We need a global economic process of creative destruction to begin now

The governments of the richest nations, as well as those nations who’s populations are poor but their leaders stashed reserves of funds, “invest” in the richest companies of this world that mismanaged their and our wealth in the first place and then ask for a bailout pretending to help us, by mainly hoping to help themselves, to step back on the road of economic “recovery”.

Although it is a seemingly rational response presented by “the world leaders” to satisfy surprised by the crisis public, but in effect the action by the governments through financial intervention is rewarding the inefficiency which is at the root of the present economic recession.

I think that big companies whether banks, investment firms, and hedge funds that run their businesses on a pro-forma basis because of weak regulation; or large manufacturers of non-competitive products, mainly located in the west, who were outmaneuvered by more inventive and agile competitors should be let to fall flat on their face and break into peaces. Indeed I understand that the consequence will be great for the host nations in terms of unemployment and human sacrifice but by putting more money into their hands it is just delaying the inevitable

Indeed there is no reason to believe, based on their past record, that they will improve, become more agile, and competitive because they will continue to operate within the same environment, with the same labor costs, with spending more money on employee benefits then on research and development, and spending even more money on lobbying and fighting regulation.

We are indeed spinning fast in the whirlwind of the destruction of individuals and small business who will have, if any, only small benefit of few hundreds of dollars per year as a result of the tremendous bailout package. The largest portion of the benefit will go to the large firms at the expense of small businesses and those individuals who will also often loose their jobs and as a result most that they have owned.

Inefficiency and unethical behavior should not be rewarded by the political machine. But let us not forget that this machine is oiled by funds from those big companies –unregulated and inefficient or not. Sadly, the race to the bottom will continue its course.

Joseph Schumpeter was right writing early in the past century that to make capitalism work we must allow inefficiency to fail and more innovative enterprises will pick up the pieces – that is where the bail out package should be spent. Since the resources are always limited they should be spent where they produce the most of results. Otherwise we are running a high risk of putting a bandage on a gaping wound that will only have a short lived minimal effect, if any, on the patient that is contemporary economy.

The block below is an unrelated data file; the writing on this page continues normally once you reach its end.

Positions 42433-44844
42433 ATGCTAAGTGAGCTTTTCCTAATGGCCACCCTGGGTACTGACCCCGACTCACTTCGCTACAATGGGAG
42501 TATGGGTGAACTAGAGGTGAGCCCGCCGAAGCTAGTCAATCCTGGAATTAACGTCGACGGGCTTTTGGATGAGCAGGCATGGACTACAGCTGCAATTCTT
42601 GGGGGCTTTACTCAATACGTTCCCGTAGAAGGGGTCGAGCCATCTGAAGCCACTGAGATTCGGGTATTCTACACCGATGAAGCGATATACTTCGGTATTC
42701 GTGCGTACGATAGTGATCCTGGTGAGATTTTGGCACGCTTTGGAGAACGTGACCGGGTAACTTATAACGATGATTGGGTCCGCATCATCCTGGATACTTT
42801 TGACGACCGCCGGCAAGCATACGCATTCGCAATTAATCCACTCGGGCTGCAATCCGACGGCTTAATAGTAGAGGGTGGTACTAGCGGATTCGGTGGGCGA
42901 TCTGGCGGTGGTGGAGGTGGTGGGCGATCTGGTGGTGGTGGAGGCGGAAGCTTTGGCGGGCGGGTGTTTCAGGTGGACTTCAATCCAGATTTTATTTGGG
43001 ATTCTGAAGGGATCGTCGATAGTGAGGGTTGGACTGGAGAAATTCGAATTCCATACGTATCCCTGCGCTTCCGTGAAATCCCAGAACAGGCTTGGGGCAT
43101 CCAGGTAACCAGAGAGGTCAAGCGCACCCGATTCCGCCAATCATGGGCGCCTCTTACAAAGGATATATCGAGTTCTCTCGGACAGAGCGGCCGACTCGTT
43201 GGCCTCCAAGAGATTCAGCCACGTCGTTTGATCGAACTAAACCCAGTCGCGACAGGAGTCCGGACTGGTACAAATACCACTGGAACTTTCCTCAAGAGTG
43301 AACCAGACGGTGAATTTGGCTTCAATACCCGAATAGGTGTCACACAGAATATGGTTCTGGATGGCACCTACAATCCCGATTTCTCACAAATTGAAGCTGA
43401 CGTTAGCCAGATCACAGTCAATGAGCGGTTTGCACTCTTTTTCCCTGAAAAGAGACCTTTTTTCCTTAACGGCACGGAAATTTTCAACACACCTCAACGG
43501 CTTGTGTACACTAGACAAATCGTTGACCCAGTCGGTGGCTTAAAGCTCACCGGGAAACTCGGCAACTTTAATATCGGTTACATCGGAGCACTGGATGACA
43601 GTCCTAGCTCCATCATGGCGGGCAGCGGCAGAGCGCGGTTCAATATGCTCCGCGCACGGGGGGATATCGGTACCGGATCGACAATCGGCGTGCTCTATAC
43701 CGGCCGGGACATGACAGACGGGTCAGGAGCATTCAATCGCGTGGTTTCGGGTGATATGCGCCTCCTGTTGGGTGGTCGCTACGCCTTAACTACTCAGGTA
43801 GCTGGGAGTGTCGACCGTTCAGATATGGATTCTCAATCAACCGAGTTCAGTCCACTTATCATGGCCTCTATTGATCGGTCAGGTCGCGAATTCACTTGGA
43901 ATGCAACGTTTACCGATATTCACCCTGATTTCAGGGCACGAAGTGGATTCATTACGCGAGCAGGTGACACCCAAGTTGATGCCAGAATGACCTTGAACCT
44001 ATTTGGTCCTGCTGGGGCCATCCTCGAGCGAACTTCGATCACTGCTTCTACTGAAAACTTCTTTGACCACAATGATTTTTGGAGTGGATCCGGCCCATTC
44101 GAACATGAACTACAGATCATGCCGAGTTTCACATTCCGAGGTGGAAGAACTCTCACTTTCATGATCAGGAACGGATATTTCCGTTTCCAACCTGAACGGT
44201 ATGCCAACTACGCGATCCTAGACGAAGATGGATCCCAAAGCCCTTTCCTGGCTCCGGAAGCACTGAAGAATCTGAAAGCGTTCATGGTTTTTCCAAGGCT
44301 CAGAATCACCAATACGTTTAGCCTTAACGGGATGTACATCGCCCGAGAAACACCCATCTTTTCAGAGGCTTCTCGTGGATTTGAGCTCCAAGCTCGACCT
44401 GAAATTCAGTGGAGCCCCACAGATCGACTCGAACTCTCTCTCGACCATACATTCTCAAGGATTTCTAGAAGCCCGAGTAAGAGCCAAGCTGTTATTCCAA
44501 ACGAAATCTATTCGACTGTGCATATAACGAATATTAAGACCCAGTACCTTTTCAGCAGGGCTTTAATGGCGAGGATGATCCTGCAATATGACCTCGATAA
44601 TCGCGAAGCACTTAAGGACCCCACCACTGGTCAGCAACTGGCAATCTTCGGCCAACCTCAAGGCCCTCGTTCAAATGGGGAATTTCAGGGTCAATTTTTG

Long term planning is necessary and the solution can not be to outsource all manufacturing to China and customer service to India, or elsewhere. If the imbalance of production and trade is such that some nations can not afford to produce, because it is much cheaper to order their products to be produced in the developing nations, they must have alternative means of sustaining their own populations by providing them with sufficient and adequate opportunities to remain competitive. And it can not be by simply printing more currency. One can not perpetually consume without producing, earning, saving, and investing in the future.

A strategy for the recovery is complex and when developed it should not be final. It should be revised and transformed as we observe and measure the results of our investment – bailout. Although this option is not politically practical because altering the proposed maybe construed as flip-plopping or not knowing what one is doing and very costly when the next election campaign comes about.

The stakes are high however, and only the most innovative and agile should prevail. I am worried about those small businesses and large alike, and individuals who are able to innovate, offer efficiency, and are responsible in running sustainable businesses that they will be taxed out and disadvantaged by the machine of our governments and big business.

If the last worry will become true we will only temporarily delay the inevitable while piling up a tremendous debt and passing it to our children and grand children to pay off while at the same time not taking necessary steps to equip them, with the necessary technological and efficiency advancements, for that task in the future. Regardless of the recession it may be a time of opportunity if we will support the most prepared, and let them pick up the pieces.

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